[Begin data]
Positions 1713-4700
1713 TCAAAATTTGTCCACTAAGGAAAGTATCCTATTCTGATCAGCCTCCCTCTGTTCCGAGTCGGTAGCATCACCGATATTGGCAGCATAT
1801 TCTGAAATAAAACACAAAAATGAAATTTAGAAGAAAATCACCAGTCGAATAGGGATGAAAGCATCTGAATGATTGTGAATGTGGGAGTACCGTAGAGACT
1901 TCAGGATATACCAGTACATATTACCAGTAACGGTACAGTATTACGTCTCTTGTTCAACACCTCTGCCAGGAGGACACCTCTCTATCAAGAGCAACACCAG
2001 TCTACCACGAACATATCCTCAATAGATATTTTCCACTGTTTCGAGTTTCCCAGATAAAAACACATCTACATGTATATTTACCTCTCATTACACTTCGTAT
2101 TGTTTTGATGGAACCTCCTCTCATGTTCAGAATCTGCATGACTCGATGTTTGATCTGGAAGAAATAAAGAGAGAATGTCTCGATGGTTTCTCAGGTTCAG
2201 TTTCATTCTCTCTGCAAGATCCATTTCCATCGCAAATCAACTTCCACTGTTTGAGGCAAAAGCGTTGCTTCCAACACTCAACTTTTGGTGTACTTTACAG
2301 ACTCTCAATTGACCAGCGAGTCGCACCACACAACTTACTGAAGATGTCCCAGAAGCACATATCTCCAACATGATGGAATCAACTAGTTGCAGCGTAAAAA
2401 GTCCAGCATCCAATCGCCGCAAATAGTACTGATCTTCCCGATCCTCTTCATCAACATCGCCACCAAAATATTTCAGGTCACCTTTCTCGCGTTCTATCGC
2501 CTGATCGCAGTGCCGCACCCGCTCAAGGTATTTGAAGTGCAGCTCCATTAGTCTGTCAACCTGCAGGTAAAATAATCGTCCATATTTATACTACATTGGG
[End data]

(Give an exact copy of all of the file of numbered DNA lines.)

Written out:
Positions 1713-4700
1713 TCAAAATTTGTCCACTAAGGAAAGTATCCTATTCTGATCAGCCTCCCTCTGTTCCGAGTCGGTAGCATCACCGATATTGGCAGCATAT
1801 TCTGAAATAAAACACAAAAATGAAATTTAGAAGAAAATCACCAGTCGAATAGGGATGAAAGCATCTGAATGATTGTGAATGTGGGAGTACCGTAGAGACT
1901 TCAGGATATACCAGTACATATTACCAGTAACGGTACAGTATTACGTCTCTTGTTCAACACCTCTGCCAGGAGGACACCTCTCTATCAAGAGCAACACCAG
2001 TCTACCACGAACATATCCTCAATAGATATTTTCCACTGTTTCGAGTTTCCCAGATAAAAACACATCTACATGTATATTTACCTCTCATTACACTTCGTAT
2101 TGTTTTGATGGAACCTCCTCTCATGTTCAGAATCTGCATGACTCGATGTTTGATCTGGAAGAAATAAAGAGAGAATGTCTCGATGGTTTCTCAGGTTCAG
2201 TTTCATTCTCTCTGCAAGATCCATTTCCATCGCAAATCAACTTCCACTGTTTGAGGCAAAAGCGTTGCTTCCAACACTCAACTTTTGGTGTACTTTACAG
2301 ACTCTCAATTGACCAGCGAGTCGCACCACACAACTTACTGAAGATGTCCCAGAAGCACATATCTCCAACATGATGGAATCAACTAGTTGCAGCGTAAAAA
2401 GTCCAGCATCCAATCGCCGCAAATAGTACTGATCTTCCCGATCCTCTTCATCAACATCGCCACCAAAATATTTCAGGTCACCTTTCTCGCGTTCTATCGC
2501 CTGATCGCAGTGCCGCACCCGCTCAAGGTATTTGAAGTGCAGCTCCATTAGTCTGTCAACCTGCAGGTAAAATAATCGTCCATATTTATACTACATTGGG